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The World’s Greatest Fighting Family - by Ron Jackson

May 31 remains one of the red-letter days on the SA sports calendar, but not many
fans remember what happened on that date in 1950. On that day, more than 20 000 people saw Vic Toweel beat Manuel Ortiz to become bantamweight champion
of the world.

They saw the 22-year-old South African climb through the ropes of the ring in the
Wembley Stadium in Johannesburg, to the sound of the popular Afrikaans song Sarie Marais.

A band played The Stars and Stripes Forever as the champion, a 33-year-old Mexican- American, climbed through the ropes.

Toweel had been in over 300 amateur fights, of which he lost only two. A South
African named Andrew Engelbrecht once beat him on points and at the 1948
Olympic Games he lost to Arnoldo Pares of Argentina. It was reported to be a poor

After turning professional, Toweel had ten fights against SA opponents. Only
three went the distance and he won the national bantamweight and featherweight

His first overseas opponent was Stan Rowan, whom he beat for the British Empire
bantamweight title. Toweel then won against former world flyweight champion
Jackie Patterson and Fernando Gagnon before challenging Ortiz for the undisputed
world bantamweight title in only his 14th professional fight.

The odds were stacked against the young man from the East Rand. He was taking on a 115-fight veteran who was having his 22nd world title bout. It turned out to be the greatest night for SA boxing. Toweel clearly outpointed Ortiz and there were unprecedented scenes when the gong sounded at the end of 15 rounds of all-action fighting. Anyone who saw the fight will always remember the courage Toweel showed in rounds four, eight, nine and 13 when Ortiz hit him with everything except the bucket.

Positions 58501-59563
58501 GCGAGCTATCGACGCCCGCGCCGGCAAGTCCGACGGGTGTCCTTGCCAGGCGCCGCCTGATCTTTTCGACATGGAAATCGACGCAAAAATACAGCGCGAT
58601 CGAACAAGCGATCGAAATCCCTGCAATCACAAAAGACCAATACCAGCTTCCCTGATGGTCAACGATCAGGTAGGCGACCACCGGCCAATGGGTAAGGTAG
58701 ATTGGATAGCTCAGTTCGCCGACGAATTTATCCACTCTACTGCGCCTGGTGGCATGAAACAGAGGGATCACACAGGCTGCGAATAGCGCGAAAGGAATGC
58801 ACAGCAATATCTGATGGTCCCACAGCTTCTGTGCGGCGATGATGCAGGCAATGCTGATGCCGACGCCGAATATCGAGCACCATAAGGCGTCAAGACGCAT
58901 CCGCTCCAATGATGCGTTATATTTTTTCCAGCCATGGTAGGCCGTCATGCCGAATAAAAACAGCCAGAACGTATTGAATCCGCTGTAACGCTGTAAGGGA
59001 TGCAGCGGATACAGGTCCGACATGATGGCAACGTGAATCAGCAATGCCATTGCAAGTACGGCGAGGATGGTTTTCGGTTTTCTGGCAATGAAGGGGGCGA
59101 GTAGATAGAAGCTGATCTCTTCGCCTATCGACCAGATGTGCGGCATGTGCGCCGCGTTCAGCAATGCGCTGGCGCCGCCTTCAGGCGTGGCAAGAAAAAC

Trevor Dovale wrote in The Star: “He (Toweel) tottered about the ring under a
rain of blows. His right eye was closing fast. Another hammer blow pounded his
nose…he felt the bone giving away. “A left ripped into his mouth again…blood
spurted from his pulpy lips. He stumbled helplessly into the ropes before the frenzied champion, fighting like crazy to hold on to his slipping crown… “ He went after Ortiz again, boxing him, attacking every gap left by the now weakening champion, bringing the crowd to its feet when he had him going in the 14th round.

“Inexperience prevented him finishing the job. But Toweel had his hand raised in victory. He was the new bantamweight champion of the world…bloody, battered and sore…but not too dazed to realise the magnitude of his achievement, or to wish that his late mother could have been there to see it. Such was the simplicity of the champion.”

Toweel has every claim to be called the greatest fighter in the history of SA boxing. He won the title when there were only eight weight divisions with eight world champions.

There were only ten contenders in each division those days; not the multitude of
champions and challengers promoted by a host of organisations that we have

Toweel died in Sydney, Australia, on August 15, 2008.

It remains a travesty of justice that he was not inducted into the International
Boxing Hall of Fame during his lifetime.